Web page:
“Americans overestimate the contribution of renewable energy in powering the U.S. and underestimate the role of coal, oil and natural gas now and in the future. In 2016, solar and wind together made up just 3% of U.S. energy consumption, while survey respondents put the figure at 20%. Furthermore, respondents predict that wind and solar will make up 34% of energy consumption in five years; however, the experts predict that they will be less than 5% of our energy consumption. Conversely, respondents perceived fossil fuels to be a much lower percentage of the energy mix than they are today and projected them to be even less in five years.”
VCs have avoided solar deals ever since Solyndra became a four-letter word. But while their attention has strayed, the industry has been on a tear. In 2010, U.S. solar installers hit a milestone of 1 GW per year. Five years later, they’re installing more than 1 GW per month. This tremendous growth has fed a swelling herd of solar unicorns populated by the likes of SolarCity, SunEdison, SunPower and more.
[Solyndra is not a four-letter word. I’ve researched the events and the market influences surrounding their failure. If you look at the oil companies who have received tax incentives and the market forces at play, you would have the same situation occurring now – bankruptcy. The difference is that the consumer benefits from a cheaper product (oil) because it is widely used, where as Solar; and Solyndra’s panels were a radically new design utilizing light from all angles, is a growing industry. Brooklyn.Solar ]
Rumor has it that a lot of energy companies are on the brink of bankruptcy, will the Feds step in to stabilize it. It’s been said that they’re heavily leveraged, sorta like Lehaman.
What happens to an industry when the big names get hammered in the stock market? Everyone begins to worry.
SolarCity and Sunrun were once the market darlings but are now casualties of their own fame and the momentum of a larger downward trend in all markets, especial the oil industry. Cheap oil has reduced the urgency to switch to solar, at least in the consumers’mind.
But what about stocks? I though COP21 would have had a stronger affect on renewables. In 2014 I wrote about the solar trade war and how China would be left with glut of solar panels unless the Middle East and India stepped in the buy up the supply. It was surprising to hear Saudi Arabia ambitiously tout their renewable energy plans, even implying that they would reduce their reliance on oil. Well, now we see the fruits of those seeds. (Saudi Arabia was smart enough to put quite a bit of cash in its sovereign wealth fund (which was the third largest in the world) to reduce the impact of the economic shocks.)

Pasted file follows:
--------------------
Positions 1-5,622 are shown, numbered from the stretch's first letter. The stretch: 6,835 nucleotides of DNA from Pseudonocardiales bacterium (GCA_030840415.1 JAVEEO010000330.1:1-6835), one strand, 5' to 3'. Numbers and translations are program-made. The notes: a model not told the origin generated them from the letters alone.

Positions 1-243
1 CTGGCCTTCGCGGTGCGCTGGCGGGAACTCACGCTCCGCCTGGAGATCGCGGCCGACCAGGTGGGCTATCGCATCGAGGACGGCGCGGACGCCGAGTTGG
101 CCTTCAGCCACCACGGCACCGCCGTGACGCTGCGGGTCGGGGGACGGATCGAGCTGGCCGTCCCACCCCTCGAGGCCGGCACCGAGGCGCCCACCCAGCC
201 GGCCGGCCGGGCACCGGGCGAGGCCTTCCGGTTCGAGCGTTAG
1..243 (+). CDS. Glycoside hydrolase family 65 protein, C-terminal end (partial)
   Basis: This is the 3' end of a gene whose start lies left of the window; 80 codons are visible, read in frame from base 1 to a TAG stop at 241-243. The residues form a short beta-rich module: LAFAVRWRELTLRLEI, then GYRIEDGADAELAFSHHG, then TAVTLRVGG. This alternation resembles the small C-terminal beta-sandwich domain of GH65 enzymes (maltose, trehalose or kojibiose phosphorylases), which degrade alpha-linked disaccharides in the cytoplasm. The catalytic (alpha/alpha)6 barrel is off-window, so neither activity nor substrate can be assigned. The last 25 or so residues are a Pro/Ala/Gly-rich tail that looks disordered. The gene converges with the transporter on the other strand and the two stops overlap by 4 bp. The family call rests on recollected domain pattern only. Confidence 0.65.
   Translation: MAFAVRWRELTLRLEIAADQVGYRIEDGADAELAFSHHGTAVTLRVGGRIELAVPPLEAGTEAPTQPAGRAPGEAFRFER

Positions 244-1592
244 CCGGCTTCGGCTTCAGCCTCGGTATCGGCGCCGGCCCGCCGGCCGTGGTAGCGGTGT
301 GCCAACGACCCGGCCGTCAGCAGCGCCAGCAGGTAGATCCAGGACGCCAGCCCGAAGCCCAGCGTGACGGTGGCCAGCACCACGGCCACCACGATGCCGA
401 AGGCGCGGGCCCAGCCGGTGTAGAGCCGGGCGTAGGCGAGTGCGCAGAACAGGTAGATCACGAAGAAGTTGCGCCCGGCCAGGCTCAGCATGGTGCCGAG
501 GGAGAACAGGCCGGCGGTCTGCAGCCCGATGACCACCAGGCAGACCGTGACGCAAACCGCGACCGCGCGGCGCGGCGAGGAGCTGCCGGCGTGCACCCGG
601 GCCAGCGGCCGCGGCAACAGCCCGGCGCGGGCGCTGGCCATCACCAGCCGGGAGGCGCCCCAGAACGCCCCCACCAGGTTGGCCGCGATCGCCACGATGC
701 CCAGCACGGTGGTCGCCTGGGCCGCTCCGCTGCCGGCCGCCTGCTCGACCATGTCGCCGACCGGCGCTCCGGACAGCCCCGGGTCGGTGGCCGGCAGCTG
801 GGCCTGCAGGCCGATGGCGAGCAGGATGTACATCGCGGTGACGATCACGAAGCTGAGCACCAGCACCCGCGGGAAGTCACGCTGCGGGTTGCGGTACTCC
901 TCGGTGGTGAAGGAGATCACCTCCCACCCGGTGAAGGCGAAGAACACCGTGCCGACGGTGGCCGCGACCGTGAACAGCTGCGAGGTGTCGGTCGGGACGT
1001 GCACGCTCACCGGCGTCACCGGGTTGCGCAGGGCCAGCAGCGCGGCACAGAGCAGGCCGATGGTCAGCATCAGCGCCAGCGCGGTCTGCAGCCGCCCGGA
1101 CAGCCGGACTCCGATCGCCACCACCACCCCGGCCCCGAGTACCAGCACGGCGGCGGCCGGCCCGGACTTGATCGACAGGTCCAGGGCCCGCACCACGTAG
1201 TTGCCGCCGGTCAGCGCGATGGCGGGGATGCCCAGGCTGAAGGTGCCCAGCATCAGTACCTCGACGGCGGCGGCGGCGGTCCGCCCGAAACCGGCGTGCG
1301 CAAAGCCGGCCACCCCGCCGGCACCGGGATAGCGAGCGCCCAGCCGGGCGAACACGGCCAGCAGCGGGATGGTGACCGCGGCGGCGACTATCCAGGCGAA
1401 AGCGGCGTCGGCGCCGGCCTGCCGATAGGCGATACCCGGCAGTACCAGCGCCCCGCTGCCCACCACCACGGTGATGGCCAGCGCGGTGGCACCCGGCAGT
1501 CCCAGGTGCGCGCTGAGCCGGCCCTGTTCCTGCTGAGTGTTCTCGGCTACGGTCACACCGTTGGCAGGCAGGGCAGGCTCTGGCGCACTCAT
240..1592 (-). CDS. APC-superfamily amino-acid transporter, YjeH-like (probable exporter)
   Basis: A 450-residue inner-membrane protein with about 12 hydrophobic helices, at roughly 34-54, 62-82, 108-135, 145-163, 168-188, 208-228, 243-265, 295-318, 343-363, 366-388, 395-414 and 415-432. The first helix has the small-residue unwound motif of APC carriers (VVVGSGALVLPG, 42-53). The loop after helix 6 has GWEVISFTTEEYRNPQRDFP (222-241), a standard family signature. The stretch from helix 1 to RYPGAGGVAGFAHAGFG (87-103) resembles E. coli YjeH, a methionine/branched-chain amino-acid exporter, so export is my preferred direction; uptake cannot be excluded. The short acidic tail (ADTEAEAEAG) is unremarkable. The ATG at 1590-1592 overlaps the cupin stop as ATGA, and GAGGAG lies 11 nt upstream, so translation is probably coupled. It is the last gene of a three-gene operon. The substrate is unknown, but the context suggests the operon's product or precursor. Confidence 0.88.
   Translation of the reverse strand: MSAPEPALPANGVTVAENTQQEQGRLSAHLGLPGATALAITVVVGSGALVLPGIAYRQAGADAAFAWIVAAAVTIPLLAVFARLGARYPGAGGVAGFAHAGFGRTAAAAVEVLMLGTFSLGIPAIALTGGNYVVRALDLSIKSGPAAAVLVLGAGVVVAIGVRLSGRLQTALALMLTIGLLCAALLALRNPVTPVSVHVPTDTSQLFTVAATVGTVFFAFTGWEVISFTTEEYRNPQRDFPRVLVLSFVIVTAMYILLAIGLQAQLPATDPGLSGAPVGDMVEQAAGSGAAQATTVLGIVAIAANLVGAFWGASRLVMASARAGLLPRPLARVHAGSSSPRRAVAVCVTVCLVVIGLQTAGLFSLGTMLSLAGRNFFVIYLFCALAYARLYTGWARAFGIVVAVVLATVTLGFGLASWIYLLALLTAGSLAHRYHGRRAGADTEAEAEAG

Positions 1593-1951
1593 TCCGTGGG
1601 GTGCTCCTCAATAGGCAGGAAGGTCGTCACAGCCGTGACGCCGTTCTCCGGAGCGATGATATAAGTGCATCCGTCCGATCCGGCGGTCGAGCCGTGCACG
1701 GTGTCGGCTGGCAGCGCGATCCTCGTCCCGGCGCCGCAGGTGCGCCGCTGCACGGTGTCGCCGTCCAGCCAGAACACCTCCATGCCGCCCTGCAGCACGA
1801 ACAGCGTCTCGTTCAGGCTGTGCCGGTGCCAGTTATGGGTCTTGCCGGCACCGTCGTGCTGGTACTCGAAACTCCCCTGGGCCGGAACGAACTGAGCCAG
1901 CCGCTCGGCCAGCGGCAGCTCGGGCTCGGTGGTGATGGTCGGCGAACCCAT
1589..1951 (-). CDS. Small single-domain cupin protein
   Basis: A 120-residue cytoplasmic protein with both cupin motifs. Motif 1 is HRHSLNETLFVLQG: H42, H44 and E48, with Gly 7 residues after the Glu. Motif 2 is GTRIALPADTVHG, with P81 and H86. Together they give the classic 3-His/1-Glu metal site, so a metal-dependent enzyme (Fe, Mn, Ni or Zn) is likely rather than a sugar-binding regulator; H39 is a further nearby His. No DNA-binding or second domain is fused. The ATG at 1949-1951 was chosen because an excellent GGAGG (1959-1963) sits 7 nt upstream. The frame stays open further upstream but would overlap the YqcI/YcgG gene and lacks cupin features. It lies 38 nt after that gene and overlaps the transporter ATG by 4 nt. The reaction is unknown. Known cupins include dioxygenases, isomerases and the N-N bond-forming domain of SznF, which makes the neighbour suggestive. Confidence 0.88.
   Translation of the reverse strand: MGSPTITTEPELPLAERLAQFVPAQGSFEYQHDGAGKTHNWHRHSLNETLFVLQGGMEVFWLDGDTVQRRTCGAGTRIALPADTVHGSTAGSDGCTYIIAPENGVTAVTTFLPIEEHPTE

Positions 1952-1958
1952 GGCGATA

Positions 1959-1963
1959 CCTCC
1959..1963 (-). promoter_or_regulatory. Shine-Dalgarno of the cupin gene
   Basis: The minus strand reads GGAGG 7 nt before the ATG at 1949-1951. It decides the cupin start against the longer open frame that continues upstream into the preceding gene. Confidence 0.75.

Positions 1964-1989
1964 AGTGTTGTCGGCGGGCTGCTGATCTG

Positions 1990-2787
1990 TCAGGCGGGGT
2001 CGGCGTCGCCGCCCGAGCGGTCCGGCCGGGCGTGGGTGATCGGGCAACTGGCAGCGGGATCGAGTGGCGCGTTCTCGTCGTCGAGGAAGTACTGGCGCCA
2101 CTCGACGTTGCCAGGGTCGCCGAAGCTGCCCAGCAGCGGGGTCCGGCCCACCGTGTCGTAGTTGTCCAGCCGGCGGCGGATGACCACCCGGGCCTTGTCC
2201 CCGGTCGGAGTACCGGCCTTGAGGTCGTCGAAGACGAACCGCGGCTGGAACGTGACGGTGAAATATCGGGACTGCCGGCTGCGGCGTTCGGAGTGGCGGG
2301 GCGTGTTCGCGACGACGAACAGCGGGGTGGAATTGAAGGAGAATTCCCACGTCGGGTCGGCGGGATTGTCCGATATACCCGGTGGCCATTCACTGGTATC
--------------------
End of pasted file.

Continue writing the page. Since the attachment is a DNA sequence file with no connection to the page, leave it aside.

And what about Neveda and Net-metering? The debate has grown increasingly hot in Hawaii and Nevada, leading me to believe that utilities have fround their golden nugget. Nevada is a bear market for solar. Could that wave spread to other states and jurisdictions? Forget Big Oil, beware of Big Utility.
I’ve sold solar stocks toward the end of 2015, and the remaining stocks I have are so devalued that it wouldn’t make a difference if I continued to hold them. They can only increase in value. And that’s the outlook for solar – it can only get better, but it might get worst before it does.
[Update on my attempt to contact Solar companies operating in Nevada: I did receive one call from a gentleman operating there, and I want to apologize for not calling him back. Talk to you soon.]
Worry for Solar Projects After End of Tax Credits – NYTimes.com
This is probably the worst time for tax credits for renewable projects to end, as major energy producers scale back construction plans due to lower oil prices. Though peak production has not made renewables any more popular, looking at the whole picture – America’s energy needs, slow steady growth in the background is how solar would have eventually beat the hare. How convenient is it for oil that renewables’ growth would be hampered at such a time as this.
There is also a possibility that further deterioration in energy construction could derail a recovering economy. There have been serious adverse affect to not only to construction companies, real estate in neighboring municipalities but construction equipment manufacturers have suffered as well.
Do only bright spot:
Transmission Line That Could Bring Wind And Solar Power To Millions In West Gets Go-Ahead | ThinkProgress
As I mentioned in October 2014, HVDC are the probably the only projects that we’ll be seeing in the future. Why? Because they’re independently owned, and the present a cost advantage to utilities: no construction, maintenance or liability. And none of the regulatory hurdles that utilities would like to avoid while they apply for rate increases to combat Solar.
“For solar industry bellwethers such as SolarCity, First Solar (NASDAQ:FSLR), SunPower and SunEdison (NYSE:SUNE), there have been significant declines in stock in recent months.
SolarCity is down 31% over the past three months, First Solar 39%, SunPower 35% and SunEdison 16%. Canadian Solar (NASDAQ:CSIQ) stock has fallen 33%.
Shawn Qu, CEO of Canadian Solar, said that “demand for solar energy is and will not be affected by oil price change,” noting that 39% of U.S. electricity is coal-generated, 27% comes from natural gas, 19% from nuclear, 7% hydro, 6% renewables and 1% oil.
Chinese solar stocks have sold off too. ReneSola (NYSE:SOL) has plunged 52.5% the past three months. Trina Solar (NYSE:TSL) has lost 28% and Yingli Green Energy (NYSE:YGE) 38%.”